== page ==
Reflecting on the Past Gives New Perspective On Life With Diabetes
Last month, the weather was sunny and crisp here in New England, so I drove to a scenic side road not far away and actually went for the walk I plan to take every other day. The foliage was glorious.
As I turned down a side road I came upon an old cemetery. Most of the graves are very old, 1820 to 1880, and as you walk through a place like this you notice how many little children are buried here. Some families have four or five small children's graves: infant son of so-and-so; infant daughter; son Isaac, age 4; daughter Rebekah, age 6.
I looked at them and tried to imagine what it must have been like for those mothers, giving birth in rough cabins, perhaps even alone. Losing a child every other year, sometimes several at a time when there were epidemics of typhoid and other diseases. Always worried that the man of the family, out alone in the woods chopping down trees with an ax, might not return from his work, caught in a blizzard or hit by a falling tree, with no one to call for help.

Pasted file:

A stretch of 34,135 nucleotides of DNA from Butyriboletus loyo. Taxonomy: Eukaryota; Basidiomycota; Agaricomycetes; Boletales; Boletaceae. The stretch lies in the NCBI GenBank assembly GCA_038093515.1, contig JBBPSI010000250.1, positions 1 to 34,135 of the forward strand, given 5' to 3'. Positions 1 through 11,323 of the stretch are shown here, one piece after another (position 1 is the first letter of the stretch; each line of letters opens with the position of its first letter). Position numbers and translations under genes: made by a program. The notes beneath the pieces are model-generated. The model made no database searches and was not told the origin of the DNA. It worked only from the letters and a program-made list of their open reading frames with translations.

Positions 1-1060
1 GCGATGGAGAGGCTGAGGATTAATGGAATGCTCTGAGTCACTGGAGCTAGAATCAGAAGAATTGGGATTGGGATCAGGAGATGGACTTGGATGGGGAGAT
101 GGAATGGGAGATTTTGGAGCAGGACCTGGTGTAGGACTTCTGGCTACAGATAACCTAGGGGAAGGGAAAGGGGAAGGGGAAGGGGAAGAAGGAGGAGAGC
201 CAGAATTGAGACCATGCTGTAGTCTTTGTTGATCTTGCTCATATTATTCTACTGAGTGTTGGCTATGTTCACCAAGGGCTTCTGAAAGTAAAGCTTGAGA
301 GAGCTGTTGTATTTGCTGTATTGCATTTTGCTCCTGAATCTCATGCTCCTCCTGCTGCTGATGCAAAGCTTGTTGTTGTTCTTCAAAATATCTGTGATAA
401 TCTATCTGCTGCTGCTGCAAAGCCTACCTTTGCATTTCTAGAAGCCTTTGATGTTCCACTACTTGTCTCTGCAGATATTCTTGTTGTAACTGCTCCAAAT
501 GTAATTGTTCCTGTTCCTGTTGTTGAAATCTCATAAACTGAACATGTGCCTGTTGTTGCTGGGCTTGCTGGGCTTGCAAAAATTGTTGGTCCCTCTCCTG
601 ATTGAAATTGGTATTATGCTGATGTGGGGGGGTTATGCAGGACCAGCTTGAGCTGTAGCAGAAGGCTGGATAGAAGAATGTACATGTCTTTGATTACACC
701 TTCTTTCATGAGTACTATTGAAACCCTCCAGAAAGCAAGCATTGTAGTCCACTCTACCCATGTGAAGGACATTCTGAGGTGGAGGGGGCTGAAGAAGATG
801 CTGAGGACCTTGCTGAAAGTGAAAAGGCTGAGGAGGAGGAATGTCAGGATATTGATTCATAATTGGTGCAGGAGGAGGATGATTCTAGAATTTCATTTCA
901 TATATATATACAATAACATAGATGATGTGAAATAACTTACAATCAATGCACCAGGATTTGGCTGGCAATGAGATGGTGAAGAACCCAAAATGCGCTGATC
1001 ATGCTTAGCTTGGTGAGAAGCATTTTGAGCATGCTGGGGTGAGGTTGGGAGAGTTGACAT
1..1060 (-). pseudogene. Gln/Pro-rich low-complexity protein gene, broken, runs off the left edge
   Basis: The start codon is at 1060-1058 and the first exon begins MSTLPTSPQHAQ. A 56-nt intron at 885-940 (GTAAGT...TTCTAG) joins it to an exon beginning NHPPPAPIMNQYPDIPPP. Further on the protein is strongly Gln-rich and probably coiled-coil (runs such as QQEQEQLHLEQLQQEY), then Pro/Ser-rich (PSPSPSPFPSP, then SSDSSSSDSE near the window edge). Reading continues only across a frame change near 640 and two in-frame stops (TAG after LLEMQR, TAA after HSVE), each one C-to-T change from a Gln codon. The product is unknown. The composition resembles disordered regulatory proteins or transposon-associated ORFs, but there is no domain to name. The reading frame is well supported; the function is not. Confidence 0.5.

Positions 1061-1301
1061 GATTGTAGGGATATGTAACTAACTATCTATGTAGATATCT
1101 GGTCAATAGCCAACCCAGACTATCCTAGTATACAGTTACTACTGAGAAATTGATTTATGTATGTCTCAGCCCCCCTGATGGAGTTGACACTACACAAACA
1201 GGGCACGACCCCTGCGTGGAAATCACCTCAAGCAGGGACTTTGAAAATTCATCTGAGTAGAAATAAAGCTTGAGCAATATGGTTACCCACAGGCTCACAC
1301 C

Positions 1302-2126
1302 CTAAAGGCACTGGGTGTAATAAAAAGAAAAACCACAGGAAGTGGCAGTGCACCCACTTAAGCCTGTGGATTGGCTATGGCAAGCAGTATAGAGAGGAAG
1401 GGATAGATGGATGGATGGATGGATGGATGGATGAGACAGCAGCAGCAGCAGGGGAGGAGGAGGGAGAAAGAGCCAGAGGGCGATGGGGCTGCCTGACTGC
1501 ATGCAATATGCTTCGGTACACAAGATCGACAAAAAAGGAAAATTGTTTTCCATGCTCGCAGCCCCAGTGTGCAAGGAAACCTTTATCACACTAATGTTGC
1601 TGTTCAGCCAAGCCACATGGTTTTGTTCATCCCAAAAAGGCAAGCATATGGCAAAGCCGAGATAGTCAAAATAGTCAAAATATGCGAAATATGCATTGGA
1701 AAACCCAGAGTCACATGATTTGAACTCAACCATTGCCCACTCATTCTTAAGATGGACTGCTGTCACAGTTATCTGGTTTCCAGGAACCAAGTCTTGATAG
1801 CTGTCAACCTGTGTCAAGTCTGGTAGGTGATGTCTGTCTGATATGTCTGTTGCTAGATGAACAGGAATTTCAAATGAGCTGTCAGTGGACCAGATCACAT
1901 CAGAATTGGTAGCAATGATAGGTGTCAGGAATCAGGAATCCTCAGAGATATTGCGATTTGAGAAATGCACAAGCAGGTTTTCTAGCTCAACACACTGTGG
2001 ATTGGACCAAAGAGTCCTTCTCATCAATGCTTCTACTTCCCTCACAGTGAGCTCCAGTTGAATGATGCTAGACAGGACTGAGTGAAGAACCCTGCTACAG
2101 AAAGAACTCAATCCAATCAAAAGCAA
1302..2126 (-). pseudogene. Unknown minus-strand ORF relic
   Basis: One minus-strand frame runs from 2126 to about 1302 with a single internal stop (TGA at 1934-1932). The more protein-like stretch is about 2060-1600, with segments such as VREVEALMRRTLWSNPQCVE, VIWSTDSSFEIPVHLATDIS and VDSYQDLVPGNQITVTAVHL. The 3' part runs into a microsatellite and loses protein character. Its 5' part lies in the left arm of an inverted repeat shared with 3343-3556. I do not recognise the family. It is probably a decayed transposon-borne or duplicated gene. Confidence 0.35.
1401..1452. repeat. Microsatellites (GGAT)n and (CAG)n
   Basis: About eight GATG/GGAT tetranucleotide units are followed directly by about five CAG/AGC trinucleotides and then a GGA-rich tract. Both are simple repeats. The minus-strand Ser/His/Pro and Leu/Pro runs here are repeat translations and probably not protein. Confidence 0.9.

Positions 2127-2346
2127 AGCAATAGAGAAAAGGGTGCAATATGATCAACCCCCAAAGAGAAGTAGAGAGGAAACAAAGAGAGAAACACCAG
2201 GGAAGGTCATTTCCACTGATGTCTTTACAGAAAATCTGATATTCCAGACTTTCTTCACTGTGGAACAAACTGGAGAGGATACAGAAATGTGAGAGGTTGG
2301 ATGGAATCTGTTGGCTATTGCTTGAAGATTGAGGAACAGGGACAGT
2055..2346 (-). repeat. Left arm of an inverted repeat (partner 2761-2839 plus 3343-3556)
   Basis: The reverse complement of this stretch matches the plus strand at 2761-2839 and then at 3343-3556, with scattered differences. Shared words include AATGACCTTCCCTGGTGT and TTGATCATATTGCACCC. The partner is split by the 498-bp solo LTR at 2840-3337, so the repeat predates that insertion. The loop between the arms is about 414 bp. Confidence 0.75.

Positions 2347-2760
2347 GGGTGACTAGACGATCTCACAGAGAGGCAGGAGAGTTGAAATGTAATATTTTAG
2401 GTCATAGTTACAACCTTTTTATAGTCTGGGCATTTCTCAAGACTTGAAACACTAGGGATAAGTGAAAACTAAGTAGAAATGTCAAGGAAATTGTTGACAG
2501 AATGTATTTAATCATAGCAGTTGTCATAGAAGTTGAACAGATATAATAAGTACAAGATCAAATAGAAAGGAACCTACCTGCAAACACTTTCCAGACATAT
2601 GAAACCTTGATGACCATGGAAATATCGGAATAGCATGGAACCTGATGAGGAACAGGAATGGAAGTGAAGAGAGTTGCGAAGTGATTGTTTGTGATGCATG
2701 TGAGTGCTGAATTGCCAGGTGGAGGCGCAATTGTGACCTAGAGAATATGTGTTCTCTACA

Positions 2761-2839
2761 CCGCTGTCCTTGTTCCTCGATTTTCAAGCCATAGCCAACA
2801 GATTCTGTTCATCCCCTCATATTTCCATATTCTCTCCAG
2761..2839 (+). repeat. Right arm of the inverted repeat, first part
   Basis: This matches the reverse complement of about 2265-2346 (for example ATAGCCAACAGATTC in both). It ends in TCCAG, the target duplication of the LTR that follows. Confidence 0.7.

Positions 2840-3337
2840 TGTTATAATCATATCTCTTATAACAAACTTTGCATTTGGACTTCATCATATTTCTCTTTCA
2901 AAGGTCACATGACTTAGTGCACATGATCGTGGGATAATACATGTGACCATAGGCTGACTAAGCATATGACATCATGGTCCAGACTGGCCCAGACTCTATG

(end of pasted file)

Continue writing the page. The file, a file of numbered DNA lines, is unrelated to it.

Then as I walked back uphill, I started getting tired and looked forward to reaching my car. And I thought of those who left this area and walked toward California. I got tired after 30 minutes of walking uphill, and they walked across the entire continent. When they got wherever they were going, they couldn't relax; they had to start chopping down trees and building houses and breaking the sod and washing the clothes in a frigid stream.
And I thought, Well, I sometimes feel angry because at the age of 56 I got diabetes and so I can't eat Rice-a-Roni and pizza. But what would these people, the ones who lived here before, think of my peevishness?
"So you can't eat pizza. Big deal! You're alive. So many of of us died young. We never even knew what pizza was. Everything we ate we had to hunt or grow ourselves. So you're sometimes hungry and you can't eat? Tough bananas! Sometimes, as in the year "1820 and Froze to Death," when there was frost every month of the year and all the crops failed, we were hungry all year. Some of us starved to death. What do you have to complain about?"
Yes, having diabetes is no fun. But thinking of how others have lived puts my situation into perspective.